So there are lots of places the algorithm can be found. It was obscure to me, but given the bona fides listed above I guess it’s not surprising it was chosen. Hopefully this article will serve as a warning, strengthening and confirming Knuth’s observation that kicked off this post —

  • In general, PRNGs are subtle and you should do your own analysis and understand the limitations of any algorithm you’re implementing or using
  • Specifically, don’t use MWC1616, it’s not very good

There are lots of better options. Let’s look at a couple of them.

The CSPRNG Workaround

To fix our identifier code we needed a replacement for Math.random() and we needed it fast. Lots of alternative PRNG implementations exist for Javascript, but we were looking for something that —

  • Has a long enough period to generate all of our 2¹³² identifiers
  • Is well supported and battle tested

Luckily, the Node.js standard library has another PRNG that meets both requirements: crypto.randomBytes(), a cryptographically secure PRNG (CSPRNG) that calls OpenSSL’s RAND_bytes (which, according to the docs, produces a random number by generating the SHA-1 hash of 8184 bits of internal state, which it regularly reseeds from various entropy sources). If you’re in a web browser crypto.getRandomValues() should do the same job.

This isn’t a perfect general solution for three reasons —

  • CSPRNGs almost always use non-linear transformations and are generally slower than non-cryptographic alternatives
  • Many CSPRNG systems are not seed-able, which makes it impossible to create a reproducible sequence of values (e.g., for testing)
  • CSPRNGs emphasize unpredictability over all other measures of quality, some of which might be more important for your use case

However —

  • Speed is relative, and CSPRNGs are fast enough for most use cases (I can get about 100MB/s of random data from crypto.getRandomValues() in Chrome on my machine)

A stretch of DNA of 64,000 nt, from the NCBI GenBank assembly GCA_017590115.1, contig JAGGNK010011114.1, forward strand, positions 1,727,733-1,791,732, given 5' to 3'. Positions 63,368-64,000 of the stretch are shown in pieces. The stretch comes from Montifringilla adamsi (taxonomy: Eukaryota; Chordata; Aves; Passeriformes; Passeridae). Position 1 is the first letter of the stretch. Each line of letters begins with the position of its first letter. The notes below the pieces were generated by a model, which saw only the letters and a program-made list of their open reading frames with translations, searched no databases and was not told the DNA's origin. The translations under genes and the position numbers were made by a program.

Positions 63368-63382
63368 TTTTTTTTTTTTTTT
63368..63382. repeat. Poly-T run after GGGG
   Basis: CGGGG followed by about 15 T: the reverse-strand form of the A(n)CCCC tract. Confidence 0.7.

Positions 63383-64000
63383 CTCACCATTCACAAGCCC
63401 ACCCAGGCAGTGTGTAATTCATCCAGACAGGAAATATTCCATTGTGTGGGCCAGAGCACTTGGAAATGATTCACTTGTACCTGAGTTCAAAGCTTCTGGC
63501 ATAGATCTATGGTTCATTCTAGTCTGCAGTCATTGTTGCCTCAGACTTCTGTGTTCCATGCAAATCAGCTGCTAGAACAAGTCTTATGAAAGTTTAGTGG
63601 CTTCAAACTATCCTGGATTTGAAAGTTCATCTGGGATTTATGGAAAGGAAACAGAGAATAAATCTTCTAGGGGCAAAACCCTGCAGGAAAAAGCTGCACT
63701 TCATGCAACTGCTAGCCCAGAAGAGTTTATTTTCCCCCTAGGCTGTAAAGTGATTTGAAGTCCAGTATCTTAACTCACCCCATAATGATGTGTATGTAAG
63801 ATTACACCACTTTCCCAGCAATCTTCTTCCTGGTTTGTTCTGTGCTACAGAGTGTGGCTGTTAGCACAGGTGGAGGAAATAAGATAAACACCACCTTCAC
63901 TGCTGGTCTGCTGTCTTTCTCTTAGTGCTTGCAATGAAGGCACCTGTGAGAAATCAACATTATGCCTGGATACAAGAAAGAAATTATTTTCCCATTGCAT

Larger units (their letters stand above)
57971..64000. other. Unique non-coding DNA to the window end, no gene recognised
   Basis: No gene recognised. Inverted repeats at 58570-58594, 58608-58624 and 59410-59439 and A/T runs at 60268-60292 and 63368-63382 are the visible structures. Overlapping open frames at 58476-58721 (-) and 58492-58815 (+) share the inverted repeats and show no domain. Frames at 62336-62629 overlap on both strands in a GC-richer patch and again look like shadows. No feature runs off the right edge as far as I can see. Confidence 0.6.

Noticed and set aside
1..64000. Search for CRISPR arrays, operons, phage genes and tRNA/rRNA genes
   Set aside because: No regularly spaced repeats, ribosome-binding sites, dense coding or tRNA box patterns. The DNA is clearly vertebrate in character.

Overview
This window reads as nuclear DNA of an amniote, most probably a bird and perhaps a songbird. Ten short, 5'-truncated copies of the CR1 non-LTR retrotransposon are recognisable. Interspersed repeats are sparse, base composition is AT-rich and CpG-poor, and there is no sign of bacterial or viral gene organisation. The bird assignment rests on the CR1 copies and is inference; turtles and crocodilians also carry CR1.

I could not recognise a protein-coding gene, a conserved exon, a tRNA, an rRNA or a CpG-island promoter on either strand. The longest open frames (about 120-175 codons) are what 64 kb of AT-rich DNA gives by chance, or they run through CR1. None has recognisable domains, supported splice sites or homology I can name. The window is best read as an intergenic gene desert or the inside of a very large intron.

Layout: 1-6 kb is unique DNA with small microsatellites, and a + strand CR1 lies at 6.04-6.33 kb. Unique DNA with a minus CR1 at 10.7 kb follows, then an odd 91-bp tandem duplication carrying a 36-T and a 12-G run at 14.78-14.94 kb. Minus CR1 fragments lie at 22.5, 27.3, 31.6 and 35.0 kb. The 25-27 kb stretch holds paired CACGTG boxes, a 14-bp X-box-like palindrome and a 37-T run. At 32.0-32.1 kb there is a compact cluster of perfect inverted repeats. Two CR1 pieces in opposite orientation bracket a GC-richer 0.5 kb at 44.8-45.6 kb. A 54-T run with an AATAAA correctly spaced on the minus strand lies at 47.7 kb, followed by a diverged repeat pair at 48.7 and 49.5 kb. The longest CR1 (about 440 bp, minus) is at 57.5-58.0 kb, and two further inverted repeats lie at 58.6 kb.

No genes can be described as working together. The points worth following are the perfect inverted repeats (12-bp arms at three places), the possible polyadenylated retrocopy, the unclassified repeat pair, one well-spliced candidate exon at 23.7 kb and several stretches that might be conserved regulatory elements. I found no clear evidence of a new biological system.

• In the limit, unpredictability implies an inability to distinguish the generator’s output from true randomness, which implies everything else we want out of a pseudo-random sequence
  • It’s likely that a generator advertised as “cryptographically secure” has been carefully code reviewed and subjected to many empirical tests of randomness

We’re still making some assumptions, but they are evidence-based and pragmatic. If you’re unsure about the quality of your non-cryptographic alternatives, and unless you need deterministic seeding or require rigorous proofs of quality measures, using a CSPRNG is your best option. If you don’t trust your standard library’s CSPRNG (and you shouldn’t for cryptographic purposes) the right solution is to use urandom, which is managed by the kernel (Linux uses a scheme similar to OpenSSL’s, OS X uses Bruce Schneier’s Yarrow generator).

I can’t tell you the exact cycle length of crypto.randomBytes() because as far as I know there’s no closed form solution to that problem (i.e., no one knows). All I can say is that with a large state space and a continuous stream of new entropy coming in, it should be safe. If you trust OpenSSL to generate your public/private key pairs then it doesn’t make much sense not to trust it here. Empirically, once we swapped our call to Math.random() with a call to crypto.randomBytes() our collision problem went away.